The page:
The Restaurant Food Hot Potato : Stop Passing it on - A Commentary on Mah and Timming's, 'Equity in Public Health Ethics: The Case of Menu Labelling Policy at the Local Level'

Research output: Contribution to journalArticlepeer-review

Authors

  • K. L. Mackay

Colleges, School and Institutes

Abstract

In the case discussion, 'Equity in Public Health Ethics: The Case of Menu Labelling Policy at the Local Level' (2014), Mah and Timming state that menu labelling would 'place requirements for information disclosure on private sector food businesses, which, as a policy instrument, is arguably less intrusive than related activities such as requiring changes to the food content'. In this commentary on Mah and Timming's case study, I focus on discussing how menu-labelling policy permits governments to avoid addressing the heart of the problem, which is high-calorie, high-sodium restaurant food. Menu labelling policy does not address food content in a way that is meaningful for change, instead relying on individuals to change their behaviour given new information. Besides having questionable efficacy, this raises concerns about moralizing food choices.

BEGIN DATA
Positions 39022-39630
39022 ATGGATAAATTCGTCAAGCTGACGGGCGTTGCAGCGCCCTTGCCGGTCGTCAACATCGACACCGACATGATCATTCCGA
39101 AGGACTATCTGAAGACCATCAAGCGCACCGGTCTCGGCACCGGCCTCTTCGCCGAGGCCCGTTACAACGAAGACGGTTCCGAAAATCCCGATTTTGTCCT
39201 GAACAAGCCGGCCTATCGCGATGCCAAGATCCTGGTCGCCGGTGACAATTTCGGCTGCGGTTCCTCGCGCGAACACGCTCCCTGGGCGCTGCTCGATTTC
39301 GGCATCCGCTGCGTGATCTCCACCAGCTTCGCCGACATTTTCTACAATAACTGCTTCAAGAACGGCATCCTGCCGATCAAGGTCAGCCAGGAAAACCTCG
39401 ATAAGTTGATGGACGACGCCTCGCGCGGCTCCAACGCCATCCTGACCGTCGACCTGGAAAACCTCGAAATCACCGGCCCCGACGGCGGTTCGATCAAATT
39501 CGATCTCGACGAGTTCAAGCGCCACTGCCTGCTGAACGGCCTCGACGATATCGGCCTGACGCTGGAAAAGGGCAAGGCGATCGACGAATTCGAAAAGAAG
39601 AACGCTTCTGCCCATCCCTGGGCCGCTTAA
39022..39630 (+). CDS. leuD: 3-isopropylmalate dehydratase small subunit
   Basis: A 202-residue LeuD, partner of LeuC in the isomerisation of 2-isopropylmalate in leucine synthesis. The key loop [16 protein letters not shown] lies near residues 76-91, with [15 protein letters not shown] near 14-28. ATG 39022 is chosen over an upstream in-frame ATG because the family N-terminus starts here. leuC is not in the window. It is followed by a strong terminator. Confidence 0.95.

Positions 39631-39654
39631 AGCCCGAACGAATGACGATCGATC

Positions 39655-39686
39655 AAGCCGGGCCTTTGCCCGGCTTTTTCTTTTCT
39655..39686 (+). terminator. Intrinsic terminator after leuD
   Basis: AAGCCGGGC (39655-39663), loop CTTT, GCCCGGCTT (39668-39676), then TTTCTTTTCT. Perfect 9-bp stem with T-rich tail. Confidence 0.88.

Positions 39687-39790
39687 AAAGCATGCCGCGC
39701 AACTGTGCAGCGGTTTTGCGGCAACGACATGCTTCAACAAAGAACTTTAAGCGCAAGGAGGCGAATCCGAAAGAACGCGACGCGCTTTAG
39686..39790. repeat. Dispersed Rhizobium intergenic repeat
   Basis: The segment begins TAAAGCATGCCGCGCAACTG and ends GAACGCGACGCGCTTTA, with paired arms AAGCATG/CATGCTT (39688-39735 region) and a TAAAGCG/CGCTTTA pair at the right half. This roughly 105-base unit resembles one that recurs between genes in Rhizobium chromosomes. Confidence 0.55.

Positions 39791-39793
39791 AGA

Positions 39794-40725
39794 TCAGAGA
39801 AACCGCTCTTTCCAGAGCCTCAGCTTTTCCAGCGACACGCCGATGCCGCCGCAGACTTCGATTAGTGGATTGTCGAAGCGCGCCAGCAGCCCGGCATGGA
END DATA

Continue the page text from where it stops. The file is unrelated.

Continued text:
Details

Original languageEnglish
Pages (from-to)90-93
JournalPublic Health Ethics
Volume8
Issue number1
Early online date19 Jan 2015
Publication statusPublished - 1 Apr 2015

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